local church as described in Colossians 4:16, by spending more time
simply reading God's word in our church services. This is
what Paul recommended, and it is how the first churches functioned for
hundreds of years. Churches are to encourage believers
through Bible study, equipping, and edification.
Unfortunately, there are many misnomers about what a church should
be. The church is not a social organization where people go
in order to be seen, to make contacts, to round out their children's
education, or to get pumped up as though they were filling their tanks
at some sort of emotional filling station.
Neither is the local church a place to present superficial or
hypocritical challenges, scare-tactics, or food-for-thought. The church
is a place to learn the Bible, but it has been estimated that few
attendees can name even one of the first four books of the Bible, or
identify Biblical terms such as Calvary.
Churches should not measure themselves by "growth" just because the
first church "grew" in the book of Acts. Churches should not
over-emphasize goals and statistics of membership growths or budgets
for buildings and programs. Most financial problems in most churches
would be solved if those churches simply abandoned all of their
activities in which God is not leading them and supplying their
Church members should not be measured by how much they smile, visit,
proselyte, handshake, emote, hustle, attend committee meetings,
conferences, banquets, and family nights, or by how much other "doing"
they can accomplish. Church is not the place for devices,
formulas, steps, commitment cards, or invitations with emotional appeal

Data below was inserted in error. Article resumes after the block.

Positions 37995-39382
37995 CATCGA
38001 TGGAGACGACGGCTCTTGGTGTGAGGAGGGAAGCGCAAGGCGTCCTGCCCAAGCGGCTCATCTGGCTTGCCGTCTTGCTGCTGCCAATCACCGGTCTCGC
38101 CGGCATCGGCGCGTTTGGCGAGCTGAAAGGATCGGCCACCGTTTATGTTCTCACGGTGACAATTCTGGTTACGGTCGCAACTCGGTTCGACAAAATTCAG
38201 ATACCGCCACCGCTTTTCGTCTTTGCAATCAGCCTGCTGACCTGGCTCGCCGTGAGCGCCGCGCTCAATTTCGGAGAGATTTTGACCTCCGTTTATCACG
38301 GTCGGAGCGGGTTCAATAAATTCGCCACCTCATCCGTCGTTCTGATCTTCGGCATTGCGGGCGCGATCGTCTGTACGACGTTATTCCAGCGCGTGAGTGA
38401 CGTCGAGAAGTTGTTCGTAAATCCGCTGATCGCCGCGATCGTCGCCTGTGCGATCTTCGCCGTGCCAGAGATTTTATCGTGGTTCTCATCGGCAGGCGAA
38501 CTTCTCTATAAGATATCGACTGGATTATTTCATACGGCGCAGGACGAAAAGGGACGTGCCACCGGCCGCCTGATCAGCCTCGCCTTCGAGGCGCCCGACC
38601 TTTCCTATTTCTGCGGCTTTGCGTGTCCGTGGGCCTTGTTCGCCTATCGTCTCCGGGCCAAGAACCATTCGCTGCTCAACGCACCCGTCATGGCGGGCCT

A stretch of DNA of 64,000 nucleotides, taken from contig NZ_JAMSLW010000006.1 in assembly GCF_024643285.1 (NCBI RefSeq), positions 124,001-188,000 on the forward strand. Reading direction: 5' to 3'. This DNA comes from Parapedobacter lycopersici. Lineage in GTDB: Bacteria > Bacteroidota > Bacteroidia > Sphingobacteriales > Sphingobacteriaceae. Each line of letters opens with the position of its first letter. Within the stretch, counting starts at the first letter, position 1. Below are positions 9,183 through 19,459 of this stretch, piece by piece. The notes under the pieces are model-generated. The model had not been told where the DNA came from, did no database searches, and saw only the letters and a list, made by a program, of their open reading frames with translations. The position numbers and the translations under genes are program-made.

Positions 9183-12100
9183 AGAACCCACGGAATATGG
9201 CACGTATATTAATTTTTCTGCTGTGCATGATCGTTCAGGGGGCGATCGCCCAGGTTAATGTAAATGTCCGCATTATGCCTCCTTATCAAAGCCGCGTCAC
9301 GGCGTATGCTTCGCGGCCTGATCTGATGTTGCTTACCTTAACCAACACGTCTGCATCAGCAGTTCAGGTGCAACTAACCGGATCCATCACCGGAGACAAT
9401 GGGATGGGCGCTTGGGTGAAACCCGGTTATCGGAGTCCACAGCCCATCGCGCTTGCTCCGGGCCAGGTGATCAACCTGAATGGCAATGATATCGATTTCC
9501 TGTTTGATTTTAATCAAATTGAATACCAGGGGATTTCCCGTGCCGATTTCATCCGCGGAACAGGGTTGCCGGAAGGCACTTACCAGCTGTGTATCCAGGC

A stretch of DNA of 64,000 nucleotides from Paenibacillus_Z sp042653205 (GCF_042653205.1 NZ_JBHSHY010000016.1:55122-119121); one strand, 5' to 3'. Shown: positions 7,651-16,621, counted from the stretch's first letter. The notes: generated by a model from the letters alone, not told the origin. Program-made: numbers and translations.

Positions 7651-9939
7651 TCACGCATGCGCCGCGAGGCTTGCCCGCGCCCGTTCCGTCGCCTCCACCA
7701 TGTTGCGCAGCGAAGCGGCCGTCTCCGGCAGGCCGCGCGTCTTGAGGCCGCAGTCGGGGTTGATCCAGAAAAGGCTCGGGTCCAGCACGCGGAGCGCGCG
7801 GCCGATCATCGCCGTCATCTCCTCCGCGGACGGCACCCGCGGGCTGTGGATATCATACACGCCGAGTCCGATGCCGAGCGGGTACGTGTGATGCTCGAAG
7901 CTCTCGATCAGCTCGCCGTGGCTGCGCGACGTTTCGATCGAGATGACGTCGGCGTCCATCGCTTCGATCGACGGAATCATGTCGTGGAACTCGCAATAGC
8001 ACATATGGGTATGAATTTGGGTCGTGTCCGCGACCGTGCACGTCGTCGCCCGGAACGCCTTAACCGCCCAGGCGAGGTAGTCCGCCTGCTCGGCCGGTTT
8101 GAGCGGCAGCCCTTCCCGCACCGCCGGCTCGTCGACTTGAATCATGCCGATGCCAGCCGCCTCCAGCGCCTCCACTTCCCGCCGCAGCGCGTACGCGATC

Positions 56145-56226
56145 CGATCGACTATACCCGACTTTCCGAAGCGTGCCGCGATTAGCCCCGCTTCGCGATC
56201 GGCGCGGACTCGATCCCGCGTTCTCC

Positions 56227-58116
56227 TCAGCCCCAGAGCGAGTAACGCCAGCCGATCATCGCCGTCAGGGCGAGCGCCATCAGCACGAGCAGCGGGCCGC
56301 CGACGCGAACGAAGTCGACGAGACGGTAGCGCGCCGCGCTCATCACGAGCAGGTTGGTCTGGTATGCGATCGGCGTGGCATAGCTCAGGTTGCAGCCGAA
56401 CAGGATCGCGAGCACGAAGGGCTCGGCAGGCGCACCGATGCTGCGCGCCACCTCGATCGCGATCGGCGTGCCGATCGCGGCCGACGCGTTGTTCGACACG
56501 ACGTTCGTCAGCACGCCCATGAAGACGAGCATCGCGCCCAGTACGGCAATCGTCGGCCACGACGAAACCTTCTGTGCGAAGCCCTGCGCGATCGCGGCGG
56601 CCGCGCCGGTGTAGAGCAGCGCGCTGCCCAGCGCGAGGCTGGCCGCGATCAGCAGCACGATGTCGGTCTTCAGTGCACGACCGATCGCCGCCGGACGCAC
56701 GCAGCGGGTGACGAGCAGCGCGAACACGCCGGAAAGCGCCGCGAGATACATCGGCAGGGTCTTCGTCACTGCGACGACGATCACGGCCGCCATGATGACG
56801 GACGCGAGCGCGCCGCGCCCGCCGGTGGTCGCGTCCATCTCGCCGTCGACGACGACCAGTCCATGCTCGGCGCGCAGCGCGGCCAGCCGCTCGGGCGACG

to the guilt and pride of the old sin natures of the members.
Christians should feel comfortable in their Christianity, instead of
Churches are certainly no place for malice, attacking one's
integrity, or recognition of accomplishments, especially
under the guise of doing God's work. Success is not
measured by buildings, membership, attendance, organs, chimes,
flowers, or banquets. It is sad when we can accurately
estimate the size of memberships and budgets of churches by looking at
the front door of the church building. Perhaps an appropriate
term for these deceivers would be "pseudo-evangelicals."
Churches should be mission-oriented. They should not consider
the souls of their potential members to be more important than
the souls of people who will never attend their particular
church. We should especially support foreign missions where
people are more open to the gospel than in our own country. Yet,
frequently, churches spend five or ten times the amount of money on
church buildings compared to what they spend on missions.
Our churches should be groups of believers under the authority of
pastor/teachers, who equip and encourage each other. However,
the church is not an organization trying to "make the world a better,"
or a means of approaching God through groups. Our
relationship with God is still a personal one, but we need regular
encouragement and edification from fellow believers. We must
understand the true purpose of the church, and learn to use it as a
tool instead of as a crutch.
Owen Weber 2008